Come to think of it, many of our moves were our vacations. By the time I had reached the ripe old age of 18, we had moved 16 times. In fact, upon finishing high school, I had attended 12 schools in three different countries.
Through all the chances and changes faced during these many moves, I learned a great deal about life. My lessons included:
(1) Life is Process — Nothing ever remains the same. A few thousand years ago, Heraclitus said, “You can’t put a stick into the same river twice.” He was right. Life is a process where change is inevitable. Accepting this reality makes life so much easier.
(2) Life is Relationships — What really matters most are not places, not accomplishments, not possessions, but people. Truly rich individuals are rich in relationships.
(3) Life is Family — Family can bring vital support and love. For me, my four sisters were a vital support as we all went through the same experiences of losing friends and familiarity time and again, and then rebuilding in yet another unfamiliar place. Our support of one another made the adjustments bearable.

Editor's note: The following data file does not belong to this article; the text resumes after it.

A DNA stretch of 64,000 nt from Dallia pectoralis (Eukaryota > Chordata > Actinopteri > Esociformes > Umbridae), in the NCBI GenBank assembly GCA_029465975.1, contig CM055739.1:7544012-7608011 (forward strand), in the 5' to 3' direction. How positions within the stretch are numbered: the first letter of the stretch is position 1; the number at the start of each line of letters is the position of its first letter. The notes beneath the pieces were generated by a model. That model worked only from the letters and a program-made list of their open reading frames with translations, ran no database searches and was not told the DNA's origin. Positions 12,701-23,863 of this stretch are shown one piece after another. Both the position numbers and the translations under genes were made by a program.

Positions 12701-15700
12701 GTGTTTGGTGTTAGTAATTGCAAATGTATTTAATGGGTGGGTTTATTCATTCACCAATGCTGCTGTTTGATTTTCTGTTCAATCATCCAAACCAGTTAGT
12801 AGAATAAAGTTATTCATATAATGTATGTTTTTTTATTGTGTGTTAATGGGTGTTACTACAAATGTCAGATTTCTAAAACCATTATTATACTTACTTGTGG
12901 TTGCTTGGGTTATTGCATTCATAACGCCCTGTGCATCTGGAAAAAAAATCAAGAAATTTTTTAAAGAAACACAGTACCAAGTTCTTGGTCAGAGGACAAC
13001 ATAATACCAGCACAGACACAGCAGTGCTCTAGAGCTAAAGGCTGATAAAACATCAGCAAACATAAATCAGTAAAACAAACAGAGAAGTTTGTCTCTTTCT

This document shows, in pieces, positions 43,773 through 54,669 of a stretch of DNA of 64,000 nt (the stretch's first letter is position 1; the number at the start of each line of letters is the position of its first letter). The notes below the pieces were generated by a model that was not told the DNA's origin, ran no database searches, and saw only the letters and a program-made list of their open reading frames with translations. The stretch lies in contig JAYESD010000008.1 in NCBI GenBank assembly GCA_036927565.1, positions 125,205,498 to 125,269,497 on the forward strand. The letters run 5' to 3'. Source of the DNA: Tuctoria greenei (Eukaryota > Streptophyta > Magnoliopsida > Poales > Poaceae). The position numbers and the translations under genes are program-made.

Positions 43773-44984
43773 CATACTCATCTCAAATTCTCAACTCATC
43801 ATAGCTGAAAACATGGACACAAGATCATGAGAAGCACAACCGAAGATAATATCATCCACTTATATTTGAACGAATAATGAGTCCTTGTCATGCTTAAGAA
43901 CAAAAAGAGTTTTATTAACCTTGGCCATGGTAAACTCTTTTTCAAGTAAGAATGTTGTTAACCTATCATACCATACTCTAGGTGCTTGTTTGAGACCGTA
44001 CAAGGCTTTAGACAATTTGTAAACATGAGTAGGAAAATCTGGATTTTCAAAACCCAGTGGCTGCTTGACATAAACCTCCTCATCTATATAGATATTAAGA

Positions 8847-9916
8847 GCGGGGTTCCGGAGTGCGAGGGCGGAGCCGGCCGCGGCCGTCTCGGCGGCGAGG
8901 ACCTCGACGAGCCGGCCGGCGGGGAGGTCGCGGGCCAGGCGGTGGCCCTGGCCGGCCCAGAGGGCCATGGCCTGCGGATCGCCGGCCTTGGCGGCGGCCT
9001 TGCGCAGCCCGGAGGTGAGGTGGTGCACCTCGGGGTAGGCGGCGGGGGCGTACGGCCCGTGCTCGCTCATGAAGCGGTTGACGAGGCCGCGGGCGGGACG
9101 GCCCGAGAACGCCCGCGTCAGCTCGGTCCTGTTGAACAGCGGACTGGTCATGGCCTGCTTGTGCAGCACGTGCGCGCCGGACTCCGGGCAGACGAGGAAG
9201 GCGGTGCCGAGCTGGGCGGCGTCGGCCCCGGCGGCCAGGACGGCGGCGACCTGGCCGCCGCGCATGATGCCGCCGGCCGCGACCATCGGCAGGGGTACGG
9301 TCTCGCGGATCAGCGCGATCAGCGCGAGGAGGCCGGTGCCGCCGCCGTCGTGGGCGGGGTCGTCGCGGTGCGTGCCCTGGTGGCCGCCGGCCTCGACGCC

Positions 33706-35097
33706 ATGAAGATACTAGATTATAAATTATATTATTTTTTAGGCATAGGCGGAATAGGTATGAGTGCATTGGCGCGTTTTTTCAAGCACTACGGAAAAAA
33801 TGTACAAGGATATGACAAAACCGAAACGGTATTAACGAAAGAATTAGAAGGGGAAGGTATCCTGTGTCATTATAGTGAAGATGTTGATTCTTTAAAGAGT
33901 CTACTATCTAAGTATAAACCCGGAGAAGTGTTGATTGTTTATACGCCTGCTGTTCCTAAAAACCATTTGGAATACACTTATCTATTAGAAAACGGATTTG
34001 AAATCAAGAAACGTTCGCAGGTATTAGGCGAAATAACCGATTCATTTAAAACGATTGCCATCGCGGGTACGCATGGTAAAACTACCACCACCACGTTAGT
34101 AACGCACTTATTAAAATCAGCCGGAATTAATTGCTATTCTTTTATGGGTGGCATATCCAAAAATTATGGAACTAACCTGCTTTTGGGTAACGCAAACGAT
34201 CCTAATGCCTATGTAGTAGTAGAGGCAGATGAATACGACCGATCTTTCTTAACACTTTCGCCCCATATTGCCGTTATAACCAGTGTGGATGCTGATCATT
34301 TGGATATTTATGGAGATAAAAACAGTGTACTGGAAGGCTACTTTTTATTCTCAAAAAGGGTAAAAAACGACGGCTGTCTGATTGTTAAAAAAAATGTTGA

(4) Life is Community — Your neighborhood, your church, your work offers a place for belonging, a place where people know you by name and celebrate in times of joy and support you in times of sadness.
(5) Life is Hope — There is always the opportunity of new birth. No matter what mistakes we may make, as long as our heart is beating there is always hope for new life, new direction, new perspective. That’s exciting.
(6) Life is Perspective — Life is deeply colored by how we view it. Maintaining a positive perspective is the most important lesson I’ve learned in life. Life is what you make it.
One of my favorite stories about moving from place to place is an ancient, yet timeless, fable. An old fable tells of a man who, as he approached a strange city, stopped and asked an elderly gentleman what sort of people lived in his town.
“What kind of people lived in the town from which you came?” replied the elderly man.
“Fine, honest, upright people,” exclaimed the traveler, warmly.
“You will find people here just the same,” the old man assured him.
A few minutes later another traveler stopped and asked the same question. Again the elderly gentleman met question with a question. “What kind of people lived in the town from which you came?”
“Stupid people, fools, the worst of people,” snapped the traveler angrily.
“You will find the same kind of people here,” the wise old man warned him.
What kind of people live in your community? How you answer that question says more about you than the community in which you live.